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George Washington's estate plans new center to attract younger

Sunday, April 21, 2002

MOUNT VERNON, Va. -- Officials at George Washington's estate are planning a new $85 million museum and high-tech orientation-center complex to attract younger visitors.

For more than a century, visiting Mount Vernon has been a quiet and decidedly low-tech experience. When the project is finished in 2006, officials said, it will include a 15-minute film produced by Steven Spielberg about Washington's life, an education center and exhibits that couldn't be housed in the mansion.

"Over time, our staff started to realize the people coming through the gates were different than 20 years ago, down to the fact the children wouldn't laugh about the dentures or the cherry tree," Jim Rees, executive director of the mansion, told the Washington Post in Friday's editions. "They didn't know the staples of Washington. It was shocking."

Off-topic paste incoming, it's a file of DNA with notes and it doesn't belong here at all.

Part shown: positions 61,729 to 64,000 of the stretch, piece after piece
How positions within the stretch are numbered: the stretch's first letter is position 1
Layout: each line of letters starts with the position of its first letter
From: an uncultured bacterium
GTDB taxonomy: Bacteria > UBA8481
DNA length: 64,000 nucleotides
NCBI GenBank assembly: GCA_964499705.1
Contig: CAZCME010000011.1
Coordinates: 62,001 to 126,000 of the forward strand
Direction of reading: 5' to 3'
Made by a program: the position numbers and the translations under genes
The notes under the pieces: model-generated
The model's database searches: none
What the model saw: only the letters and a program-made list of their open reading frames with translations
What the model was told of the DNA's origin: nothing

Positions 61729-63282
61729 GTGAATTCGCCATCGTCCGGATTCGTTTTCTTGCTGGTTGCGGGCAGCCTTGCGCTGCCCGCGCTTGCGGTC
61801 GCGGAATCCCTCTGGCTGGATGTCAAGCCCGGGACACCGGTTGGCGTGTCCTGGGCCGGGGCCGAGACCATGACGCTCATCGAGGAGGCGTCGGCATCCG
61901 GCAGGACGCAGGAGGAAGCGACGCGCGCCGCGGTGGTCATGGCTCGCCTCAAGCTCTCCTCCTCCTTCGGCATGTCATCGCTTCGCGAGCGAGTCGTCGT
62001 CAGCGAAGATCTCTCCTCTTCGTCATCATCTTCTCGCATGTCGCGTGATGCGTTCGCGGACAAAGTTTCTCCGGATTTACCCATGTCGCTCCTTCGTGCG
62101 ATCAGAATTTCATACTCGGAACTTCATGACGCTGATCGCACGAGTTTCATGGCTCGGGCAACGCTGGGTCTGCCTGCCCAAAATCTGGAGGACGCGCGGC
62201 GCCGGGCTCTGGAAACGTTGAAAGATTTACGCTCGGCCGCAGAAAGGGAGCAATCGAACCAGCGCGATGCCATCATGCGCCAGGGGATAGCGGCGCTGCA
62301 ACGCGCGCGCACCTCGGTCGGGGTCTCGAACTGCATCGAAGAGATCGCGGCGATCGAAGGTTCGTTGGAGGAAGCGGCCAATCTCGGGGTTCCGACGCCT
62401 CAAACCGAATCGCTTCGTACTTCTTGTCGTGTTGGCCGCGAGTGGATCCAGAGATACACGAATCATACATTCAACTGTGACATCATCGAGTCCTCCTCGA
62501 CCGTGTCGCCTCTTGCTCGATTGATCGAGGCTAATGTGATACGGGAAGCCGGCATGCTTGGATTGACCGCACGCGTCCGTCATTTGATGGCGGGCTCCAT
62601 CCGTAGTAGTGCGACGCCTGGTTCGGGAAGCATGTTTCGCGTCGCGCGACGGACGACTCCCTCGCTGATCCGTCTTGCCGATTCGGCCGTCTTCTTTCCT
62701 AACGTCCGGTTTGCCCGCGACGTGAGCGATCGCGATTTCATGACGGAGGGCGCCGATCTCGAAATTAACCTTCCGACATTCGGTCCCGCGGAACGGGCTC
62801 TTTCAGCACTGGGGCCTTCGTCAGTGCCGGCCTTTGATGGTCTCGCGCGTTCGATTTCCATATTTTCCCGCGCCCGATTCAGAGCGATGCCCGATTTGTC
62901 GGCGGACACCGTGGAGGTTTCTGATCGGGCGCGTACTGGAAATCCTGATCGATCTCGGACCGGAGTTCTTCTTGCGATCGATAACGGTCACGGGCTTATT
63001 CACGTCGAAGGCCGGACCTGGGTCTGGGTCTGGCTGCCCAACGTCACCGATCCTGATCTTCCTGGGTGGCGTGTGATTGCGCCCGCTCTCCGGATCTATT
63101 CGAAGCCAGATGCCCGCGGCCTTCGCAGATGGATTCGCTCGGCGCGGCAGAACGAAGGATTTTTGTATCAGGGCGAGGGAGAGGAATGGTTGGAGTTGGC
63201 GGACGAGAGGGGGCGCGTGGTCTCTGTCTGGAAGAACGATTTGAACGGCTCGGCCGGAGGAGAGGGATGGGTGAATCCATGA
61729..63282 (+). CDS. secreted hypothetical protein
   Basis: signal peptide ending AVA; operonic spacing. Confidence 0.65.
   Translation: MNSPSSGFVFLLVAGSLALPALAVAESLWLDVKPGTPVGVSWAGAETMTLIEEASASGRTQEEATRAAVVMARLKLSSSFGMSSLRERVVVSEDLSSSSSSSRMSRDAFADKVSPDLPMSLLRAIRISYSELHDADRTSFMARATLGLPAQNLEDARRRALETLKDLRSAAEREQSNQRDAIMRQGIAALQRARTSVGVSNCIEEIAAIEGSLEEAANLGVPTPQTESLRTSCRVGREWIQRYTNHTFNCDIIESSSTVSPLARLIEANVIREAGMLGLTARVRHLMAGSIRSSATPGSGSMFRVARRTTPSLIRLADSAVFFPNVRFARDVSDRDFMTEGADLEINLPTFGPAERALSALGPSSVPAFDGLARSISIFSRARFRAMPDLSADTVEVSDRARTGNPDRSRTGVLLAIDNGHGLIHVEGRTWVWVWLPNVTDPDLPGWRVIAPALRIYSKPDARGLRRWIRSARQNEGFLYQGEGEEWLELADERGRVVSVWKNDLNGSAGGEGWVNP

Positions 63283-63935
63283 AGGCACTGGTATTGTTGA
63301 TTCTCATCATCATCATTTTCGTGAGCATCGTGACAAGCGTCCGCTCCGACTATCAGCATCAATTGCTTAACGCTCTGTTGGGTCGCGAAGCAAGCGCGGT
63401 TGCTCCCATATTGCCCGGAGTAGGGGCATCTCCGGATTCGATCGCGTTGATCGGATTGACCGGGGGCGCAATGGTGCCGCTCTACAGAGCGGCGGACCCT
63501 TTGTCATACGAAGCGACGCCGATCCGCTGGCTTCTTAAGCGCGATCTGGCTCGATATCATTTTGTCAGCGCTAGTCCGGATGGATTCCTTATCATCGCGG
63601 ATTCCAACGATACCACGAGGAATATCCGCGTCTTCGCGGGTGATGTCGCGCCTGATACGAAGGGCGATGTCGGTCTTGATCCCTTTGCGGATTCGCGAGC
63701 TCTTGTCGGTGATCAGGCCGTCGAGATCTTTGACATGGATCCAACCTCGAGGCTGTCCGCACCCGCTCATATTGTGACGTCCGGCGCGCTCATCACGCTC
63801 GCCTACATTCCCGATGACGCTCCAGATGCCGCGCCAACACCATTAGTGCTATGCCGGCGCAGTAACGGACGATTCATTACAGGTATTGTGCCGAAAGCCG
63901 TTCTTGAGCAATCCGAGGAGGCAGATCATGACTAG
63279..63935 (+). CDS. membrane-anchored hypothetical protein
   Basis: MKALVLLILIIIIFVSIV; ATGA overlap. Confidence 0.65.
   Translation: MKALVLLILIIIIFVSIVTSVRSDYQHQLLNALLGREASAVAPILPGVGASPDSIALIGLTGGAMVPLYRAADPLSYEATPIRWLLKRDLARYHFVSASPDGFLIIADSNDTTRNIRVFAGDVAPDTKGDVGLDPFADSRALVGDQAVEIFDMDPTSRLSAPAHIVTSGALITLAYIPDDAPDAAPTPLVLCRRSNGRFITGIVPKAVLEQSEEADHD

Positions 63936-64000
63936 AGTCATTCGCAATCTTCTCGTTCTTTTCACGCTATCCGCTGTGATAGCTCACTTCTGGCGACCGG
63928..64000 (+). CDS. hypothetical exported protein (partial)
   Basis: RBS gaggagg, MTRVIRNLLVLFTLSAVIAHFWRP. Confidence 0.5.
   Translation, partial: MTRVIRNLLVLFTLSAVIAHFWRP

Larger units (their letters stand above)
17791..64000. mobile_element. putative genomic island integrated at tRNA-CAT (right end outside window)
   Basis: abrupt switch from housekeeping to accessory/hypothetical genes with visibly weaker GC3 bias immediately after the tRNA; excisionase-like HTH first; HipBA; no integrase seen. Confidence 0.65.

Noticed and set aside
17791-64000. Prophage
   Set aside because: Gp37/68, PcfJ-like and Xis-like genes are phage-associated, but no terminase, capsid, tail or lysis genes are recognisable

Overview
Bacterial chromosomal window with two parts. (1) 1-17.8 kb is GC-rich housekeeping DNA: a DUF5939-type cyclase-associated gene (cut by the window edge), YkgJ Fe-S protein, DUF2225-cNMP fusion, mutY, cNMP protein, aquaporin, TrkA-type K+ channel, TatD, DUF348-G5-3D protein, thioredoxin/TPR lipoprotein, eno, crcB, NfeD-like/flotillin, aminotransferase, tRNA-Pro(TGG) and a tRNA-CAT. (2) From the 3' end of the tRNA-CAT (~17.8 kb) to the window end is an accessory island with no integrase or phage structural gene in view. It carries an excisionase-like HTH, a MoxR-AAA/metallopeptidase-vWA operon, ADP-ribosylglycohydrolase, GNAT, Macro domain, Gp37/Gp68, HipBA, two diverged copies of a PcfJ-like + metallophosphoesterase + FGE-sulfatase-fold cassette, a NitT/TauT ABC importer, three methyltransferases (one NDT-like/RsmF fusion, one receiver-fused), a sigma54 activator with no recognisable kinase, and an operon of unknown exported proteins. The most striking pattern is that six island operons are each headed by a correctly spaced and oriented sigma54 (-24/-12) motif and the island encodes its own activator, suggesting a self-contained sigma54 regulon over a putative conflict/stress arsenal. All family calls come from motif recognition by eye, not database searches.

The project, to be officially announced next week, involves two separate buildings about 1,000 feet from the mansion. The additions will tell another, perhaps more modern story about Washington.

"Of all the Founding Fathers, Washington was the most robust, the most athletic," Rees said. "He was the action hero of his time. He didn't sign the Declaration of Independence because he was off saving Boston."

Mount Vernon -- after the White House, the most visited presidential home in the country -- typically attracts about a million visitors a year.

Tours of the mansion have traditionally emphasized Washington's simple life and the workings of a plantation. Now the curators will have room for thousands of objects that haven't been displayed because the house was kept as it was in Washington's time. The lack of climate control and other museum standards also restricted exhibits.

Mount Vernon doesn't receive federal funding, but $53 million has already been raised for the project. The Donald W. Reynolds Foundation gave $15 million, the largest gift ever to the Mount Vernon Ladies Association, which has owned the property for 150 years.


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